Strategic Lawsuits Against Public Participation (SLAPP Suits) in California
Far too often litigants file lawsuits strategically for the purpose of chilling a person’s free speech and expression. These lawsuits are commonly described using the acronym SLAPP, or “Strategic Lawsuits Against Public Participation.” The threat of these lawsuits presents potential defendants with choice of either curtailing their constitutionally protected speech, or undergoing a lengthy and expensive lawsuit. Luckily, Code of Civil Procedure section 425.15 provides defendants faced with this dilemma a powerful tool to fight back.
Section 425.16, also known as the “Anti-SLAPP Statute” allows defendants to have the case against them dismissed if the Plaintiff’s claims arise out of the defendant’s exercise of their right of petition or free speech under the United States and California Constitution. Prevailing on an “anti-SLAPP motion” is a two-step process. First, the defendant must show that the Plaintiff’s claims arise out of the defendant’s exercise of their right to petition or free speech. If that showing is made, the burden shifts to the Plaintiff to show that they have a probability of prevailing on the merits of their claims. This process allows courts to dispose of meritless first amendment claims before significant costs are incurred by the parties.
Common Privileges Impacting Anti-SLAPP Motions
There are two legal privileges that commonly come into play on an anti-SLAPP motion. Those include the litigation privilege, and the fair and true reporting privilege.
The litigation privilege is codified in Civil Code section 47(b). it provides that a “publication or broadcast” made as part of a “judicial proceeding” is privileged. Accordingly, any lawsuit other than malicious prosecution based on something said in a courtroom or legal filing is barred by the litigation privilege. This privilege is absolute, and the intention of the party making the publication is irrelevant.
The fair and true reporting privilege is codified at Civil Code section 47(d). it provides that any fair and true report in, or communication to, a public journal concerning a judicial, legislative or other official proceeding is privileged. For this privilege to apply the communication must capture the “gist” or “sting” of the underlying proceedings. Precise accuracy is not required. Like the litigation privilege, the fair and true reporting privilege is also absolute.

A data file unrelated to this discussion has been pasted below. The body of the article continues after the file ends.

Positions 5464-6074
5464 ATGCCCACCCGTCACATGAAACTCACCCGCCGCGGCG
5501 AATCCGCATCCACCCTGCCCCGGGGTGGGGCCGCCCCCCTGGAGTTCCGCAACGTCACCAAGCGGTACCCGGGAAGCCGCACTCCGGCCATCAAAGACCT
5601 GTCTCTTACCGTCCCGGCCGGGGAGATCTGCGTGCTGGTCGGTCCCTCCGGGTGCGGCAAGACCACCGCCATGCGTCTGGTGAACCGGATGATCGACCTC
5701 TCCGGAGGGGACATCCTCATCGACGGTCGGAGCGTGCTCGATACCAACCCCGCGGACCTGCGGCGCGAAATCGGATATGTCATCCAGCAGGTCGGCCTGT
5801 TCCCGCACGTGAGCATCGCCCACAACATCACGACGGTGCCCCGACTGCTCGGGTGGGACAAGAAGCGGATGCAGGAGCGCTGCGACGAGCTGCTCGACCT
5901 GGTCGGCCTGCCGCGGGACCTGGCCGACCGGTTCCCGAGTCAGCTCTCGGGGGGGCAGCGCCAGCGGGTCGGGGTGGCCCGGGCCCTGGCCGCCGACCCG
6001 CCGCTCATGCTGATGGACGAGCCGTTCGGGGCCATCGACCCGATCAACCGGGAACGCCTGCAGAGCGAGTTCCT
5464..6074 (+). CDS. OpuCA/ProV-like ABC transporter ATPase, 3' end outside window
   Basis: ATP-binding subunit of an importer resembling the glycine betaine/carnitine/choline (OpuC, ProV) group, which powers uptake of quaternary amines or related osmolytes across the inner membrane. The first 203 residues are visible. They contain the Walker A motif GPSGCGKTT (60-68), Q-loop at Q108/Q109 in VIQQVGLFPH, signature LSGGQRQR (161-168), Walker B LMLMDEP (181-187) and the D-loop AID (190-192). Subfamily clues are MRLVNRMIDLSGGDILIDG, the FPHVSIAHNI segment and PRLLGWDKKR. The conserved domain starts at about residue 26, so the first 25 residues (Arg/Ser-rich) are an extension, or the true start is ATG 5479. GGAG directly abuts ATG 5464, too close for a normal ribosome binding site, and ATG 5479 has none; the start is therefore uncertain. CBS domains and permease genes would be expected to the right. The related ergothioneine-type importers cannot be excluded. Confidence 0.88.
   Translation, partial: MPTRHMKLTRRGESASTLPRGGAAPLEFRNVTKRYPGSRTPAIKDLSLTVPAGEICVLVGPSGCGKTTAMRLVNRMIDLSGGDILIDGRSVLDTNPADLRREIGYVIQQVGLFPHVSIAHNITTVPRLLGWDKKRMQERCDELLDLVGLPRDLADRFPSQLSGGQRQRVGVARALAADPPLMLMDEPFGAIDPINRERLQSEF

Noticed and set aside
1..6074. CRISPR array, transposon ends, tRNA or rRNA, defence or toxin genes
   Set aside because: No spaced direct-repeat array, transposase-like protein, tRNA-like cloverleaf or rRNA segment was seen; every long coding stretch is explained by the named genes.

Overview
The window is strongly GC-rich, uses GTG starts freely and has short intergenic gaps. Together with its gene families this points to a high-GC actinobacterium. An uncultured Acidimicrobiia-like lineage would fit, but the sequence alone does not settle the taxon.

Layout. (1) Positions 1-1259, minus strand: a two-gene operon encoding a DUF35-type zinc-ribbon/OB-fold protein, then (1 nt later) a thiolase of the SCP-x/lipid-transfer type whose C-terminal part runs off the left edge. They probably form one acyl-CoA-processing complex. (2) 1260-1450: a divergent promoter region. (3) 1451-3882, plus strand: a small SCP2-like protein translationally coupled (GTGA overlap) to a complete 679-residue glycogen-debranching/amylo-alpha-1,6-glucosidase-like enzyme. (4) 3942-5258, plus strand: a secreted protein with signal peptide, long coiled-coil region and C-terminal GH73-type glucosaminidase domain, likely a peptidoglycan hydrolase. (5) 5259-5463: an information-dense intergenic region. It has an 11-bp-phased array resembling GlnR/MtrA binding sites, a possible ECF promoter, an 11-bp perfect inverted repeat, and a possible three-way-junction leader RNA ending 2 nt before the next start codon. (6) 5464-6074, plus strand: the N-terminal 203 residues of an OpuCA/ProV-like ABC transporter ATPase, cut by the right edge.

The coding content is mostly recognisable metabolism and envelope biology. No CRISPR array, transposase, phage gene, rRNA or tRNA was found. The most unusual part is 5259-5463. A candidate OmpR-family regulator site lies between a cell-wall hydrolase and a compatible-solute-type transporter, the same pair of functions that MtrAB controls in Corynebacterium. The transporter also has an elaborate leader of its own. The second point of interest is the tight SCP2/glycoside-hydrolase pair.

To review Gregory Brown’s seminar on Anti-SLAPP motions given to the Orange County Trial Lawyers, click here.Anti-SLAPP Seminar PowerPoint- FINAL
Anti-SLAPP motions are meant to dispose of frivolous lawsuits early on in litigation before both parties incur significant litigation costs. For that reason, an anti-SLAPP motion must be filed within 60 days after a defendant is served with a copy of the plaintiff’s complaint. The Court in its discretion may allow an anti-SLAPP motion to be filed at a later time, however, it has no obligation to hear a belatedly filed anti-SLAPP motion, even if the motion is likely to be successful.
If a defendant prevails on an anti-SLAPP motion, the plaintiff is required to pay the defendant’s attorney fees and costs incurred in bringing the motion. If a plaintiff is successful in defeating an anti-SLAPP motion, recovering fees is not guaranteed. Instead, the Plaintiff must show that the anti-SLAPP motion was “frivolous” or filed merely to cause “unnecessary delay.”
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